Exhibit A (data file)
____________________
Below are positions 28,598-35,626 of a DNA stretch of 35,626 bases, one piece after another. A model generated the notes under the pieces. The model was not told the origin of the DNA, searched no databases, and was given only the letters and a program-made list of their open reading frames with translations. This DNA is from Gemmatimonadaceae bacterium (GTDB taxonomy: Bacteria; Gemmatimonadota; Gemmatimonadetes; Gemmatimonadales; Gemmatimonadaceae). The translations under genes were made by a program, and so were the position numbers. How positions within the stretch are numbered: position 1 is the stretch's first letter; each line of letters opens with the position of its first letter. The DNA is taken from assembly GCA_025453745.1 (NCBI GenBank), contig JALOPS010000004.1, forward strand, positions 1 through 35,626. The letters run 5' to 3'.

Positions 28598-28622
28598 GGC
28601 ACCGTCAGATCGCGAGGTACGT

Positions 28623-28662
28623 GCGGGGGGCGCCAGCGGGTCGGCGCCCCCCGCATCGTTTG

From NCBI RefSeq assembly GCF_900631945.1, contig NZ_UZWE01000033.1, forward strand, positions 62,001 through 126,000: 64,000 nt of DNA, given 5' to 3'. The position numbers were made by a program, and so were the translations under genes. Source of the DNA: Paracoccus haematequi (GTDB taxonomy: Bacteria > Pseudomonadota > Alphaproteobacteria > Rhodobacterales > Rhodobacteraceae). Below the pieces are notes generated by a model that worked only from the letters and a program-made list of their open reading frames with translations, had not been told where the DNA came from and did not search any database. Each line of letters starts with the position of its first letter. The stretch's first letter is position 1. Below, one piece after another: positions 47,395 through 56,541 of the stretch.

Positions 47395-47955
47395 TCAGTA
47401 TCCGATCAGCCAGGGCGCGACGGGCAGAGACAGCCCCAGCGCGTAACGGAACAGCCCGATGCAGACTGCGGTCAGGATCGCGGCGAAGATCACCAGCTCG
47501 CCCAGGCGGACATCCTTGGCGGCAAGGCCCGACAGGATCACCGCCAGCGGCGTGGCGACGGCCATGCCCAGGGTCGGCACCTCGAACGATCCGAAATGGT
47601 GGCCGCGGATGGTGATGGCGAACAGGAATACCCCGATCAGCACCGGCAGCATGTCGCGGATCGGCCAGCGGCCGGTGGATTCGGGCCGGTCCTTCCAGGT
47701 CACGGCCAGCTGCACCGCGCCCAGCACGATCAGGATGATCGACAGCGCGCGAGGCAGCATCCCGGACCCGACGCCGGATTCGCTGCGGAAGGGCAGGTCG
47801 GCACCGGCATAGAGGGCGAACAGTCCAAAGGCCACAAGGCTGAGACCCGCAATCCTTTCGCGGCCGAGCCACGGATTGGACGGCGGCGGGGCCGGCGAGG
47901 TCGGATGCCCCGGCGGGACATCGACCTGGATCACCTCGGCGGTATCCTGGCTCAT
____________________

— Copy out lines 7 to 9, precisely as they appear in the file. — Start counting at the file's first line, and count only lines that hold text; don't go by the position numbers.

From NCBI RefSeq assembly GCF_900631945.1, contig NZ_UZWE01000033.1, forward strand, positions 62,001 through 126,000: 64,000 nt of DNA, given 5' to 3'. The position numbers were made by a program, and so were the translations under genes. Source of the DNA: Paracoccus haematequi (GTDB taxonomy: Bacteria > Pseudomonadota > Alphaproteobacteria > Rhodobacterales > Rhodobacteraceae). Below the pieces are notes generated by a model that worked only from the letters and a program-made list of their open reading frames with translations, had not been told where the DNA came from and did not search any database. Each line of letters starts with the position of its first letter. The stretch's first letter is position 1. Below, one piece after another: positions 47,395 through 56,541 of the stretch.

Positions 47395-47955
47395 TCAGTA